The Encyclopedia Britannica defines conservatism as “a preference for the historically inherited rather than the abstract and ideal,” explaining that “conservatives prefer institutions and practices that have evolved gradually and are manifestations of continuity and stability.” But without a historical, political, and cultural frame of reference, this definition tells us little about the principles that conservatism upholds. The established traditions of different cultures vary greatly, and thus “conservatism” means something unique in each culture. As the author and syndicated columnist Jonah Goldberg has pointed out:
“To say a conservative is someone who wishes to conserve is technically correct but practically useless. 'Liberals' these days are in many respects more conservative than 'conservatives.' American conservatives want to change all sorts of things, while liberals are keen on keeping the status quo (at least until they get into power). The most doctrinaire Communists in the Soviet Politburo were routinely called 'conservatives' by Kremlinologists.”
To be conservative within a revolutionary tradition simply means to conserve the paradigm peculiar to that revolution. In the United States, the libertarian ethos of the American Revolution inspired a tradition based on individual rights, free markets and democratic constitutions. To be conservative, or on the “right,” in the context of the democratic West means to preserve the classical liberal, individualist and free-market framework that is its historic achievement. Among the highest values of this framework are:
- individual rights and freedoms (as opposed to group rights, group privileges, and group-identity politics);
- the rule of law (as opposed to the rule of men, as manifested in judicial activism and the view that the Constitution is a "living," and therefore infinitely malleable, document);
- private property (as opposed to the communality of property that is apportioned "equitably" by a central government);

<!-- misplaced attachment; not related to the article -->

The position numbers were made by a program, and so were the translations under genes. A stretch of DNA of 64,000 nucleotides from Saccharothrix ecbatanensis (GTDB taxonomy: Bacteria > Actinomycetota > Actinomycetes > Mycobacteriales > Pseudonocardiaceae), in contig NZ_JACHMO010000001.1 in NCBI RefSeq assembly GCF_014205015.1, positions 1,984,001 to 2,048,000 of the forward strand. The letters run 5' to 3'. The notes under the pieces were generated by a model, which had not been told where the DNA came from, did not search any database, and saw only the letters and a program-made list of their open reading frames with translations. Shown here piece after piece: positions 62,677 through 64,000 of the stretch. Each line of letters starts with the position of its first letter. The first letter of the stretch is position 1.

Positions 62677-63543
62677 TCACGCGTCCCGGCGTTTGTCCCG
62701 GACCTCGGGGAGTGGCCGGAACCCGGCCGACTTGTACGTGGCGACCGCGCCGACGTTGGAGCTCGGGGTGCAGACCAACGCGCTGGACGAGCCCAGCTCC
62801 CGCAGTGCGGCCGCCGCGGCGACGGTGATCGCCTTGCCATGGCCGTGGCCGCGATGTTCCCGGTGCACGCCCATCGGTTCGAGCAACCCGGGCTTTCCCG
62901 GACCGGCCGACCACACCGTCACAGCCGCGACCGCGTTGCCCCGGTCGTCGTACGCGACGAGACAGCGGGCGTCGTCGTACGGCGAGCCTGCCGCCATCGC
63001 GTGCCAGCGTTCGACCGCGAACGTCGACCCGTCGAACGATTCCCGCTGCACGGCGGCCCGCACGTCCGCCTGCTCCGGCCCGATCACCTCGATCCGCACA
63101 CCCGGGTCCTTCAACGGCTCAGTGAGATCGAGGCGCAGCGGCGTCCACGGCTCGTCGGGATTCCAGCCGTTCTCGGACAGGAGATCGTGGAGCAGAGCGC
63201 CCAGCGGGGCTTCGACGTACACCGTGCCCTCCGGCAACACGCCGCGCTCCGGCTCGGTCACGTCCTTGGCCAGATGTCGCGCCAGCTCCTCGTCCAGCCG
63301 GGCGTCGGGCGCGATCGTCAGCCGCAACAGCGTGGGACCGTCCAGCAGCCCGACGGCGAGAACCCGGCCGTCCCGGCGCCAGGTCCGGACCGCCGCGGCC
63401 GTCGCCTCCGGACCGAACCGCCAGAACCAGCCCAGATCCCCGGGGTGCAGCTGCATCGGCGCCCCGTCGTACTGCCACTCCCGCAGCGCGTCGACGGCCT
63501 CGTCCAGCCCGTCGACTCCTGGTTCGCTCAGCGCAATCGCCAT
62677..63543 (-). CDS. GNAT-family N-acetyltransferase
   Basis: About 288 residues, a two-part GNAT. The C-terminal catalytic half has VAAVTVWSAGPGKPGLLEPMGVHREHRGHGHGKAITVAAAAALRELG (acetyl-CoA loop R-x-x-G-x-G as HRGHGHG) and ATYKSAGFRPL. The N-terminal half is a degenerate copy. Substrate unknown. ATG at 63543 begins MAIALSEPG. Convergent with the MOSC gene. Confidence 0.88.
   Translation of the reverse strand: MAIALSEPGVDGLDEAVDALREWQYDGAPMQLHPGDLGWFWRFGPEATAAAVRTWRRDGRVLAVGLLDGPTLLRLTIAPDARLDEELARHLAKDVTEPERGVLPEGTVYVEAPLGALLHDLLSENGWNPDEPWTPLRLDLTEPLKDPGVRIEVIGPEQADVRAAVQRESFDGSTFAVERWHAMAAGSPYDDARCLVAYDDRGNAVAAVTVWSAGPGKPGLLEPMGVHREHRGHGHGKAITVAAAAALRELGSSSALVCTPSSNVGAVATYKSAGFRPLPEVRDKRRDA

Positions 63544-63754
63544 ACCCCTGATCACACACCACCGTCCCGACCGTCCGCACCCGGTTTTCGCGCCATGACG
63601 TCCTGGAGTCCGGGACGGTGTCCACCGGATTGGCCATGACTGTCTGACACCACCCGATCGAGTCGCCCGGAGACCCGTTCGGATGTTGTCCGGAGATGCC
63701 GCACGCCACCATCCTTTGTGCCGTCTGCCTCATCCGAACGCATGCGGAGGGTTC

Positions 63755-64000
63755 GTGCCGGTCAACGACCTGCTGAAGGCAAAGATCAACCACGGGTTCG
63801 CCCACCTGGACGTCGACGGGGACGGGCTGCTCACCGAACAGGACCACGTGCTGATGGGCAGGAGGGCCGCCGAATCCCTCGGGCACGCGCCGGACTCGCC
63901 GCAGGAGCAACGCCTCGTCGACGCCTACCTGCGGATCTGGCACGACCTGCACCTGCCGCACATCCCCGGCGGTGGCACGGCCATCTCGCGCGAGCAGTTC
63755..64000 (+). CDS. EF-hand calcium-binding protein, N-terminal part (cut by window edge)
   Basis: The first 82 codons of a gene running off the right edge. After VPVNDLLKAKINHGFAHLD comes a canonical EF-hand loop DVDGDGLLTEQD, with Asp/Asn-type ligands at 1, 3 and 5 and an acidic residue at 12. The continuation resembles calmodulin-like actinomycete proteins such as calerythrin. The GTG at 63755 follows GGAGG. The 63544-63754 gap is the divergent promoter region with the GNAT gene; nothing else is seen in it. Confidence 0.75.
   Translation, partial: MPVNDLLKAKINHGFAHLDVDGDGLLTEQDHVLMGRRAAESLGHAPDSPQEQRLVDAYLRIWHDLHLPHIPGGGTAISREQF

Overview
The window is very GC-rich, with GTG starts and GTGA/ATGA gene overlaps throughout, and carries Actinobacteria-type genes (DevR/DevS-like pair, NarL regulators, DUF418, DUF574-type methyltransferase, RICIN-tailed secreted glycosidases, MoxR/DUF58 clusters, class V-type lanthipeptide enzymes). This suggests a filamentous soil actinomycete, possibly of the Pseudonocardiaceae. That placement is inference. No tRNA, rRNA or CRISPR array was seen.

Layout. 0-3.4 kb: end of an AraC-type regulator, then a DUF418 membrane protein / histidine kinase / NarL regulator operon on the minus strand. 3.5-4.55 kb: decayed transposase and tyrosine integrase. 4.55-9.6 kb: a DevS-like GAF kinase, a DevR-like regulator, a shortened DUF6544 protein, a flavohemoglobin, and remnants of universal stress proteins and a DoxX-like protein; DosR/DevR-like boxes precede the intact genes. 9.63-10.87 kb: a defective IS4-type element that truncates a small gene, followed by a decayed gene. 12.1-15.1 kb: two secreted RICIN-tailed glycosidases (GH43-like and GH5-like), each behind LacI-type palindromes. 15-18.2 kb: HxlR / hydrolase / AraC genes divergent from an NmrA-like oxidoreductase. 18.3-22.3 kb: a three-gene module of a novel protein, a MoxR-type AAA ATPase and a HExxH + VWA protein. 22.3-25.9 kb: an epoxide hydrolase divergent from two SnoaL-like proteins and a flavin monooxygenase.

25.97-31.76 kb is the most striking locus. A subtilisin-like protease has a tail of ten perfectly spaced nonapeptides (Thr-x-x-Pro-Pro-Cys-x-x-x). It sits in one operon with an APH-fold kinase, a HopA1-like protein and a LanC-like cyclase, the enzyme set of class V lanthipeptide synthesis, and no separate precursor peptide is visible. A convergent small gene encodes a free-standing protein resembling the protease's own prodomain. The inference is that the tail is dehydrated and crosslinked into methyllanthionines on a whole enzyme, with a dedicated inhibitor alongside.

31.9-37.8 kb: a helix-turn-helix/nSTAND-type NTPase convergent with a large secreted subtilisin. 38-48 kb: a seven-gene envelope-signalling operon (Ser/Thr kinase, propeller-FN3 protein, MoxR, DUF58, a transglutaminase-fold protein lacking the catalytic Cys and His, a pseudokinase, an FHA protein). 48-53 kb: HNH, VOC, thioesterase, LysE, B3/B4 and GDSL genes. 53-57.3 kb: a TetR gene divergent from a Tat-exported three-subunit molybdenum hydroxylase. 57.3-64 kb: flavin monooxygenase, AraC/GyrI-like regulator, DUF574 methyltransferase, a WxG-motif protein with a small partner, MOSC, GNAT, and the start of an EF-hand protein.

- free markets (as opposed to an economy that is managed and controlled by bureaucrats); and
- limited government (as opposed to a massive, omnipotent government that micromanages virtually all aspects of people's lives).
Jonah Goldberg expands upon this theme:
“[A] conservative in America is a liberal in the classical sense — because the institutions conservatives seek to preserve are liberal institutions. This is why Hayek explicitly exempted American conservatism from his essay 'Why I am Not a Conservative.' The conservatives he disliked were mostly continental thinkers who liked the marriage of Church and State, hereditary aristocracies, overly clever cheese, and the rest. The conservatives he liked were Burke, the American founders, Locke et al.”
Conservatism (in its current sense as a phenomenon in Western culture) denies the perfectibility of humanity; it rejects the optimistic notion that human beings can be morally improved through social and political change. Unlike the French Enlightenment philosopher Jean-Jacques Rousseau, who characterized the political institutions of his day as “chains” hindering man’s expression of his natural goodness, conservatism assumes that human beings are naturally flawed; that they are prone to such vices as selfishness, anarchy, irrationality, and violence; and that to curb the base and destructive instincts that are part and parcel of the human condition, we must rely upon traditional political and cultural institutions -- without whose restraining power there could be no ethical behavior and no responsible use of liberty.
This brand of conservatism began to develop as a distinct political attitude and movement in the late eighteenth century, in reaction to the upheavals caused by the French Revolution. The term “conservative” was coined in France after 1815 by supporters of the newly restored Bourbon monarchy. Fifteen years thereafter, the British politician and writer John Wilson Croker used the term to describe the British Tory Party. John Calhoun, a staunch defender of states’ rights in the United States, used the term in the 1830s.
The recognized father of modern conservatism (though he never used the term himself) is the British parliamentarian and political writer Edmund Burke, whose 1790 treatise Reflections on the Revolution in France rejected the violent, untraditional methods of the French Revolution. But Burke was not opposed to social change as a matter of unwavering principle. Indeed, he supported the American Revolution (1775–83), which he considered a justified defense of traditional liberties against King George III’s tyranny.
The RESOURCES column located on the right side of this page contains links to articles, essays, books, and videos that explore such topics as:
- the meaning of conservatism, the premises upon which it is founded, and its political and social objectives;
- the phenomenon of black conservatism, and the writings and ideas of its most notable exponents;
- the origins and policies of neo-conservatism;
- strategies by which conservative values and principles may be advanced;
- the issue of who is more inclined to donate money to charitable causes -- conservatives on the one hand, or liberals/leftists on the other;
- conservative criticisms of certain self-identified conservatives who engage in faulty scholarship or covertly advance anti-conservative agendas; and
- an archive of the writings of the noted leftist-turned-conservative historian, Ron Radosh.